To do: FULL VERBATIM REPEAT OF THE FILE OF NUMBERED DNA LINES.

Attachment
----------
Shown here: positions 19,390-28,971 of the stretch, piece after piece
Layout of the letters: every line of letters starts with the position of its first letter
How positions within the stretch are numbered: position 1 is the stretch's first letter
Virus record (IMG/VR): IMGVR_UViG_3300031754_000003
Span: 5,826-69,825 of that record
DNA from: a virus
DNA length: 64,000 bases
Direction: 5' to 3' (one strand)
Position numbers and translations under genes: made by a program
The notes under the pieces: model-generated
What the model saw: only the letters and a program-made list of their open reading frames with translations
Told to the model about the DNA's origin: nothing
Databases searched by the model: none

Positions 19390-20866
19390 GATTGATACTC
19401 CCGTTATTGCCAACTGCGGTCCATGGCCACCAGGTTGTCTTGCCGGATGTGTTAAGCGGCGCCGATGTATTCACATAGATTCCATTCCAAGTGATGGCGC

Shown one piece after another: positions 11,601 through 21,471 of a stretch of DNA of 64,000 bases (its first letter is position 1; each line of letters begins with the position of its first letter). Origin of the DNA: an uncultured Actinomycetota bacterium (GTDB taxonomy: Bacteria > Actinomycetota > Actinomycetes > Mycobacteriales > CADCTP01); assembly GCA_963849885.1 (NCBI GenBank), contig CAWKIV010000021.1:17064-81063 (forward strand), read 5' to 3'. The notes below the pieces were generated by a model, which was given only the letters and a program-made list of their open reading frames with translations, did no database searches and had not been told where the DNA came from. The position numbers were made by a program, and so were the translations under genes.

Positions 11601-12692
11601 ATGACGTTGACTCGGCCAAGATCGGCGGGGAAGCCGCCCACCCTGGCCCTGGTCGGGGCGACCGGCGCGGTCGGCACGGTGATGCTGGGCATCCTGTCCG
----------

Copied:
Shown here: positions 19,390-28,971 of the stretch, piece after piece
Layout of the letters: every line of letters starts with the position of its first letter
How positions within the stretch are numbered: position 1 is the stretch's first letter
Virus record (IMG/VR): IMGVR_UViG_3300031754_000003
Span: 5,826-69,825 of that record
DNA from: a virus
DNA length: 64,000 bases
Direction: 5' to 3' (one strand)
Position numbers and translations under genes: made by a program
The notes under the pieces: model-generated
What the model saw: only the letters and a program-made list of their open reading frames with translations
Told to the model about the DNA's origin: nothing
Databases searched by the model: none

Positions 19390-20866
19390 GATTGATACTC
19401 CCGTTATTGCCAACTGCGGTCCATGGCCACCAGGTTGTCTTGCCGGATGTGTTAAGCGGCGCCGATGTATTCACATAGATTCCATTCCAAGTGATGGCGC

Shown one piece after another: positions 11,601 through 21,471 of a stretch of DNA of 64,000 bases (its first letter is position 1; each line of letters begins with the position of its first letter). Origin of the DNA: an uncultured Actinomycetota bacterium (GTDB taxonomy: Bacteria > Actinomycetota > Actinomycetes > Mycobacteriales > CADCTP01); assembly GCA_963849885.1 (NCBI GenBank), contig CAWKIV010000021.1:17064-81063 (forward strand), read 5' to 3'. The notes below the pieces were generated by a model, which was given only the letters and a program-made list of their open reading frames with translations, did no database searches and had not been told where the DNA came from. The position numbers were made by a program, and so were the translations under genes.

Positions 11601-12692
11601 ATGACGTTGACTCGGCCAAGATCGGCGGGGAAGCCGCCCACCCTGGCCCTGGTCGGGGCGACCGGCGCGGTCGGCACGGTGATGCTGGGCATCCTGTCCG